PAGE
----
After a Sharp Plunge, this Stock Has Serious Rebound Potential
During the past half decade, a revolution has taken place in our living rooms. Consumers have been discovering a range of choices at their disposal, making companies like Netflix (Nasdaq: NFLX) and Hulu household names. Yet there’s another next-generation media firm that is in the thick of the action, though you may have never heard of it. And it could turn out to be a great investment.
You may not have heard of Rovi (Nasdaq: ROVI), simply because it changed its name in 2009 from Macrovision. Before and after that name change, Rovi has been making a series of acquisitions along the way, including:
• Gemstar, the online programming guide that had been operated by TV Guide
• Sonic Solutions, a leading provider of downloadable software services.
Thanks to organic and acquired growth, Rovi has managed to boost sales to nearly $700 million in 2011 from $111 million in 2006. And thanks to the automated nature of the company’s technology, Rovi became a cash flow machine: free cash flow has exceeded $200 million in each of the past two years.
Many investors grew to love this stock as it delivered steady robust gains.
You can understand why this stock gained so much ground in 2010. The company tripled operating profits to $89 million on just 13% sales growth (to $542 million, with $299 million in free cash flow also generated).
The end of go-go growth
But in hindsight, Rovi was simply moving too quickly to capture much of the growth being seen from the broadcast industry’s transition. To expect Rovi to keep growing at a very fast clip was unrealistic, and investors eventually felt burned as growth cooled. This stock would never be the same again…
The fact that these two stock charts are the same company tells you one simple fact: Rovi was probably never as good a company as its surging stock price implied, and it’s not as bad as the current chart tells you either. (In a moment, I’ll explain why I think this stock still has solid — though not spectacular upside).
What went wrong?
The stock’s steady sell-off can be explained as two distinct events. In the summer of 2011, the high-flying stock went from $60 to $45 simply because the broader market weakness was triggering an investor exodus.
Yet even as the market began to rebound in the fall, Rovi fell sharply again as management issued tepid fourth-quarter guidance on an early November conference call. Management said that the industry’s transition was hitting a few speed bumps as cable companies deferred making choices about their next moves.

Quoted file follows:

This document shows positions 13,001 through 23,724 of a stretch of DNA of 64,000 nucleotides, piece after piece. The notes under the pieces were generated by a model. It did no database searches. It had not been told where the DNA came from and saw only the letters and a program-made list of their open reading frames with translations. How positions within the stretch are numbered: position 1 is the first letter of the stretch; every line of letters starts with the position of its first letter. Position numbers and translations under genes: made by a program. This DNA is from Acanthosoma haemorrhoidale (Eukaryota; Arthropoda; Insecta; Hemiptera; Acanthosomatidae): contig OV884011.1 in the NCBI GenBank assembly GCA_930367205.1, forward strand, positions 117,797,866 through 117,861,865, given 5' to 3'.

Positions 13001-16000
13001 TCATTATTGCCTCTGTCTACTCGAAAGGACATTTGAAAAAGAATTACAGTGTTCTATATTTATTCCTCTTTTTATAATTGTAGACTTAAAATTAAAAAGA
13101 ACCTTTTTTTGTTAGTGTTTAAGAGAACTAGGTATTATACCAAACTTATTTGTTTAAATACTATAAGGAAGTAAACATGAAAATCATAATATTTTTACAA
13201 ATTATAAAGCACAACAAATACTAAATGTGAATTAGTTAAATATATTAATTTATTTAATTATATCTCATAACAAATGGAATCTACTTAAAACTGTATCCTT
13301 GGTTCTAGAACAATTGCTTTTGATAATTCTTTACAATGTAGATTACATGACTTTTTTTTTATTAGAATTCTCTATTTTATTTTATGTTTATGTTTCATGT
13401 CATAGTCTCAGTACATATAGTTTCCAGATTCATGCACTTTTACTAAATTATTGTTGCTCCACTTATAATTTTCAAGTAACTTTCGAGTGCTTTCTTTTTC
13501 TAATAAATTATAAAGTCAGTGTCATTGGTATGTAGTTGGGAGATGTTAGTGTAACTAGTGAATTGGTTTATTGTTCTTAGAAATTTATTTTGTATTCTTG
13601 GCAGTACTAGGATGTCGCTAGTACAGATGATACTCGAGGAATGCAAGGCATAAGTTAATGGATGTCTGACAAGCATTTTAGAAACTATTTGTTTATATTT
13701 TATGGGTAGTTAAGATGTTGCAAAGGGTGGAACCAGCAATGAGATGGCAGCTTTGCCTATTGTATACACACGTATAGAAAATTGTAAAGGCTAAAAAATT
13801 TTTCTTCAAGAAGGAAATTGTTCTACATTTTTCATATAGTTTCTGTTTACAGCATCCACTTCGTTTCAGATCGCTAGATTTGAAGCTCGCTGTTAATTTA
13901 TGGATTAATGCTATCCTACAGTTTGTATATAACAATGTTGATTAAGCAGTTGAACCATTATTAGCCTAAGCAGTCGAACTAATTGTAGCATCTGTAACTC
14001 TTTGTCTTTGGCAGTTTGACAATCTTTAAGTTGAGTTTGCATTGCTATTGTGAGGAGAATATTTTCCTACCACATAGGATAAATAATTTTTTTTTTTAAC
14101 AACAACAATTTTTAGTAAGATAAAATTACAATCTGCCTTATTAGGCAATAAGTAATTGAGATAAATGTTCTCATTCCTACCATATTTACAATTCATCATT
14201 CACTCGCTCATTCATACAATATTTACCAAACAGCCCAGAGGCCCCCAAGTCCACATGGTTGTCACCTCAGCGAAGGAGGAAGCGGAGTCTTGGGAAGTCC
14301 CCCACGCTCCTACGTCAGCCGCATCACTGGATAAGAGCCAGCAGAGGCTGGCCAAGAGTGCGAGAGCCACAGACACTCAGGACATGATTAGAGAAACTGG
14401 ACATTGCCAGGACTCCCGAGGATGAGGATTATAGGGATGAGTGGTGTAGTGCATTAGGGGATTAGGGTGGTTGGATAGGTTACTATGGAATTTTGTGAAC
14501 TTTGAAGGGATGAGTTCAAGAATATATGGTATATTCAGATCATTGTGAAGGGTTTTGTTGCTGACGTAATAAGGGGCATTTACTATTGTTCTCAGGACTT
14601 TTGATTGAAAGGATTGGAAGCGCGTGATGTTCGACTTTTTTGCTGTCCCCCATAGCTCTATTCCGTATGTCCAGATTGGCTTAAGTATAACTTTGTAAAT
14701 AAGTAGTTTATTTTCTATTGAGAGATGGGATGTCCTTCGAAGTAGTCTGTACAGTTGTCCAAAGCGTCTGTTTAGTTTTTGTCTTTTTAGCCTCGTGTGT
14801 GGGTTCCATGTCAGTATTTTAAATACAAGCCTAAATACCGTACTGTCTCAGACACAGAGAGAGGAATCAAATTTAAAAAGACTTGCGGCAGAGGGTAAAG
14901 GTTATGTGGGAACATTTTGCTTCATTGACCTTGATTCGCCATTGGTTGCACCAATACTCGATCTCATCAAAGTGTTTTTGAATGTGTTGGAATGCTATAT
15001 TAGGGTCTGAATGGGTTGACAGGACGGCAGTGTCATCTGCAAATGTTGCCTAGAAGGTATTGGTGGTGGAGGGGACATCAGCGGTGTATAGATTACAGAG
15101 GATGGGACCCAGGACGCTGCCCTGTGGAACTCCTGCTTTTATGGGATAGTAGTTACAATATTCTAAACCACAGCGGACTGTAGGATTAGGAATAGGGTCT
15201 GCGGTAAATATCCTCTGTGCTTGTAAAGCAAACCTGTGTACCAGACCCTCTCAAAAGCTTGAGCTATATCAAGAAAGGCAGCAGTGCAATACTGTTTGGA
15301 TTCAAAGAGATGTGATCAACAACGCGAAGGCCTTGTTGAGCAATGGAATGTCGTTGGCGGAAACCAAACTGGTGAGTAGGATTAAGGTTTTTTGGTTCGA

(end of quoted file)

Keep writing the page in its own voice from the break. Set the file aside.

A subsequent rebound was a false dawn: The departure of a chief financial officer last month has pushed shares to three-year lows (though the CFO was subsequently replaced). Adding insult: it is now apparent that sales will grow less than 10% this year (to around $765 million) and earnings will barely budge (to around $2.50 per share). Take a snapshot, and you see a low-growth tech stock trading at around eight times projected 2012 profits.
Yet looks are deceiving — and Rovi has more arrows in its quiver. The company has been working with a wide range of TV manufacturers, and nearly a dozen of them have signed on to incorporate Rovi’s interactive programming software on their TV sets. The promise of truly Internet-enabled TV sets has been long-delayed, but we could see them as soon as this Christmas.
Rovi should also avoid any big revenue scares as it licenses its technology and media libraries under long-term contracts.
Rovi is never again going to be seen as a hot growth stock. The company’s sales base is now too big, and we’re no longer in the early innings of the streaming media revolution. Still, it appears as if double-digit sales growth will return in 2013 and 2014 (analysts are forecasting low-teens growth, and project sales will hit almost $1 billion by 2014).
Risks to Consider: As is the case with any turnaround, you may need some patience. Rovi’s shares represent clear value now, but it may take several quarters before investors trust that 2013 will be a year of solid growth. Management has lost some credibility by lowering guidance on several occasions, and shares won’t rebound until it’s raised. Don’t expect that to happen in the upcoming second-quarter earnings report.
Action to Take –> Investors should also heed the patent angle. Rovi has more than 5,000 patents, and in recent quarters we’ve seen a number of companies sell big chunks of patents for large sums of money. It’s not clear if management intends to go that route, but it could be good news for shareholders if it does.
Simply looking at projected 2013 profits makes this an awfully cheap stock. Analysts expect Rovi to earn $3 a share in 2013, implying a forward multiple of just seven. If that multiple expanded up to the 2013 earnings growth rate, then shares would likely move from a current $21 back into the mid-$30s. That’s an insulting figure for investors that owned this stock when it was $65 in early 2011, but solid upside for investors that are new to this name.
– David StermanSource: StreetAuthority
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